Searching over 5,500,000 cases.


searching
Buy This Entire Record For $7.95

Download the entire decision to receive the complete text, official citation,
docket number, dissents and concurrences, and footnotes for this case.

Learn more about what you receive with purchase of this case.

Wildearth Guardians v. Ken Salazar

December 6, 2010

WILDEARTH GUARDIANS, DEFENDERS OF WILDLIFE, AND SIERRA CLUB, PLAINTIFFS,
v.
KEN SALAZAR,
SECRETARY, U.S. DEFENDANTS,



The opinion of the court was delivered by: Colleen Kollar-kotelly , United States District Judge

Department of Interior, U.S. BUREAU OF LAND MANAGEMENT, and U.S. FISH AND WILDLIFE SERVICE, ANTELOPE COAL LLC, NATIONAL MINING ASSOCIATION, and STATE OF WYOMING, Intervenors/Defendants.

MEMORANDUM OPINION

Plaintiffs Wildearth Guardians, Defenders of Wildlife, and the Sierra Club (collectively, "Plaintiffs") commenced this action on July 13, 2010, challenging the U.S. Department of Interior's decision to authorize the leasing of certain public lands in northeastern Wyoming for coal mining operations. Named as defendants are Ken Salazar, in his official capacity as Secretary of the U.S. Department of Interior, the U.S. Bureau of Land Management (the "Bureau"), and the U.S. Fish and Wildlife Service (collectively, the "Federal Defendants"). Presently before the Court are three separate motions -- one by [11] Antelope Coal LLC ("Antelope"), a second by [28] the National Mining Association ("NMA"), and a third by [14] the State of Wyoming ("Wyoming") -- to intervene as defendants in this action (collectively, the "Putative Intervenors" or, simply, the "Intervenors"). Plaintiffs contest the three motions to intervene, albeit only in part and in a severely limited fashion; the Federal Defendants, for their part, take no position on the Putative Intervenors' participation in this action. For the reasons set forth below, the Court shall grant all three motions, subject to certain limitations and conditions.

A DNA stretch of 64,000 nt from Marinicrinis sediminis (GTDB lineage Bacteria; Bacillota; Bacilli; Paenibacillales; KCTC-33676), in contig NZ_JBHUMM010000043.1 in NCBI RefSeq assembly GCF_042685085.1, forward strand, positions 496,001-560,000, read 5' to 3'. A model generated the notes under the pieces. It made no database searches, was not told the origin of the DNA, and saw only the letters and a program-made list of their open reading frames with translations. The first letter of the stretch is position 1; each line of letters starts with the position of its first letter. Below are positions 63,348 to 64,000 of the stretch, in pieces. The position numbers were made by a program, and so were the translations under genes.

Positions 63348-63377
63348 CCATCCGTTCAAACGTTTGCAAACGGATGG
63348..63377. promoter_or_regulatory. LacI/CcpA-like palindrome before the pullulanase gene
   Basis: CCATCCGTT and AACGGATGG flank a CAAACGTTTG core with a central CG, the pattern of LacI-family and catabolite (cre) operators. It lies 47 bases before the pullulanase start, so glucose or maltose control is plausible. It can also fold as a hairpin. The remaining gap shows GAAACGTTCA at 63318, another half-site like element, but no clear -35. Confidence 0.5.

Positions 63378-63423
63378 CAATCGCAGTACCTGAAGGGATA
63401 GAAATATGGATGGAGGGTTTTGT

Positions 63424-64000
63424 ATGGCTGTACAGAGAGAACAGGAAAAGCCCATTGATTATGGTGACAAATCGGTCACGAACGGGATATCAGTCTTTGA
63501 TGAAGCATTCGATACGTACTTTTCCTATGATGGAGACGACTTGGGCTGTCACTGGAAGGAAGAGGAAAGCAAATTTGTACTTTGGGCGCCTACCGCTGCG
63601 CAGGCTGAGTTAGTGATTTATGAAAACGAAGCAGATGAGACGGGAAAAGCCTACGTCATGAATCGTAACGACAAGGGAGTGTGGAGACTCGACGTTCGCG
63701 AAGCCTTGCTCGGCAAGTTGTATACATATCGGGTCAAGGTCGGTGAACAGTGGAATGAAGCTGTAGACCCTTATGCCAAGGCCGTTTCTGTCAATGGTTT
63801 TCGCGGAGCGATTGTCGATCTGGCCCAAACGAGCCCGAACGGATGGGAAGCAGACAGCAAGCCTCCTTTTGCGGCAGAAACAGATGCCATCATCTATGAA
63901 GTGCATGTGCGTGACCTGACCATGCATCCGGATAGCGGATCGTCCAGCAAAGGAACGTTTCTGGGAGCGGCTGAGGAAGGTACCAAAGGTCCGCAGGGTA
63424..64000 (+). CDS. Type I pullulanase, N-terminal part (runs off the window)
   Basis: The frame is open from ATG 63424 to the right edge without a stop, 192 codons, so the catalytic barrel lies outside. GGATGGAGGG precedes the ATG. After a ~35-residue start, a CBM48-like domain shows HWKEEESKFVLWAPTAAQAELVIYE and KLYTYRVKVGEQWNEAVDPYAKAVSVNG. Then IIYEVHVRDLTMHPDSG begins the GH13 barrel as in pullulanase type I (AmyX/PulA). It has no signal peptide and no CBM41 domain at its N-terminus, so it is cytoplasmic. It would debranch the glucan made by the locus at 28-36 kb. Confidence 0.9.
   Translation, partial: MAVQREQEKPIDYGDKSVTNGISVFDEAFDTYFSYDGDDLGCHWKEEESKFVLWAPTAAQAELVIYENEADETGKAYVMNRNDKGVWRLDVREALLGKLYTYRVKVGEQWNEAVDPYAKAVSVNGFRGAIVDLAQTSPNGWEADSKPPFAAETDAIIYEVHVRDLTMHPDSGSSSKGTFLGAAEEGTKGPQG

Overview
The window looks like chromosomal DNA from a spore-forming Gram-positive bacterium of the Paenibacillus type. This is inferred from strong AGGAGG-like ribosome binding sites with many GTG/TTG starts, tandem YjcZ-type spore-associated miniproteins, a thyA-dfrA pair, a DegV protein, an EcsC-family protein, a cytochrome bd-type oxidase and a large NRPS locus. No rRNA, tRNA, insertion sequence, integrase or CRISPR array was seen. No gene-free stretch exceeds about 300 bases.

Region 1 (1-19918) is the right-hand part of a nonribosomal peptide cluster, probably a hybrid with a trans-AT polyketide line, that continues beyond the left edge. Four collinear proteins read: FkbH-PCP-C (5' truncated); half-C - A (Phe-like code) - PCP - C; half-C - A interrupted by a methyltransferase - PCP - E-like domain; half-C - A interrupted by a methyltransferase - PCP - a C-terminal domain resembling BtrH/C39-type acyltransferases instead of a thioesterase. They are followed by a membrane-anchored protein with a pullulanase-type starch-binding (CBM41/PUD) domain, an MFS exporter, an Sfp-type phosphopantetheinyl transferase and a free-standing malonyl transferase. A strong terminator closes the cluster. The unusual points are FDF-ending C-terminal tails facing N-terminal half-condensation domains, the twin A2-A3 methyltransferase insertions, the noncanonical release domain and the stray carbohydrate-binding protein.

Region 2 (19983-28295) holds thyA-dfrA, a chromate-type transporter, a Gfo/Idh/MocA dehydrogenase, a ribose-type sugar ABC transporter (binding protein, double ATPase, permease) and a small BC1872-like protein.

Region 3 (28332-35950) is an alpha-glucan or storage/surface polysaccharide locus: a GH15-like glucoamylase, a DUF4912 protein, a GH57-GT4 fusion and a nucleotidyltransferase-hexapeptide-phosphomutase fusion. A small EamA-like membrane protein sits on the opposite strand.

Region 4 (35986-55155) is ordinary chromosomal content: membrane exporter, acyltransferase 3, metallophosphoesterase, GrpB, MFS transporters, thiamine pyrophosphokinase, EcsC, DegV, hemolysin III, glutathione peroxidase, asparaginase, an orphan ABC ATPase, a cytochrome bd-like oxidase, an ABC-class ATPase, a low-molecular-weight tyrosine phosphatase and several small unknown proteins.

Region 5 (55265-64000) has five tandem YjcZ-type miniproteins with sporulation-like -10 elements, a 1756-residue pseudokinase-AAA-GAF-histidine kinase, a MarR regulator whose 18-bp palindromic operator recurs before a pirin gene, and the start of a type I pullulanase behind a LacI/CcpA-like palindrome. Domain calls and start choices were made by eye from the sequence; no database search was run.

I. PRELIMINARY MATTERS

For purposes of resolving the motions to intervene presently before the Court, the well-pleaded allegations in the Complaint are assumed to be true.*fn1 Secs. & Exch. Comm'n v. Prudential Secs. Inc., 136 F.3d 153, 156 n.4 (D.C. Cir. 1998) (citing Williams & Humbert Ltd. v. W. & H. Trade Marks (Jersey) Ltd., 840 F.2d 72, 75 (D.C. Cir. 1988)). Additionally, where appropriate, the Court shall refer to the non-conclusory allegations and record evidence offered by the Putative Intervenors in support of their motions to intervene. See Foster v. Gueory, 655 F.2d 1319, 1324 (D.C. Cir. 1981) ("motions to intervene are usually evaluated on the basis of well pleaded matters in the motion, the complaint, and any responses of opponents to intervention."); Sw. Ctr. for Biological Diversity v. Berg, 268 F.3d 810, 820 (9th Cir. 2001) ("Courts are to take all well-pleaded, nonconclusory allegations in the motion to intervene, the proposed complaint or answer in intervention, and declarations supporting the motion as true absent sham, frivolity or other objections."). While the Court shall cite only to those portions of the record immediately relevant to its disposition today, the Court notes that it has considered each of the parties' submissions and the attachments thereto, including, but not limited to, the following documents:

* Antelope's Motion to Intervene: Antelope's Unopposed Mot. to Intervene as Def. ("Antl.'s Mem."), Docket No. [11]; Antelope's Reply to Pls.' Resp. to Wyoming's Mot. to Intervene ("Antl.'s 1st Reply"), Docket No. [24]; Antelope's Reply to Pls.' Resp. to NMA's Mot. to Intervene ("Antl.'s 2d Reply"), Docket No. [31]; Antelope's Not. of Suppl. Authority in Supp. of its Unopposed Mot. to Intervene, Docket No. [36].*fn2

* NMA's Motion to Intervene: NMA's Mot. to Intervene as Def. with Supp. Stmt. of P. & A. ("NMA's Mem."), Docket No. [28]; Decl. of Katie Sweeney in Supp. of NMA's Mot. to Intervene as Def. ("Sweeney Decl."), Docket No. [28-1]; Pls.' Resp. to Mot. to Intervene by NMA ("Pls.' Opp'n to NMA's Mot."), Docket No. [30]; Reply Stmt. of P. & A. in Supp. of NMA's Mot. to Intervene as Def., Docket No. [32].

* Wyoming's Motion to Intervene: Mem. of Law in Supp. of Wyoming's Mot. to Intervene ("Wyo.'s Mem."), Docket No. [14-1]; Aff. of Harold D. Kemp ("Kemp Aff."), Docket No. [14-2]; Pls.' Resp. to Mot. to Intervene by Wyoming ("Pls.' Opp'n to Wyo.'s Mot."), Docket No. [17]; Wyoming's Reply to Pls.' Resp. to Wyoming's Mot. to Intervene ("Wyo.'s Reply"), Docket No. [19]; Pls.' Not. of Suppl. Authority, Docket No. [25].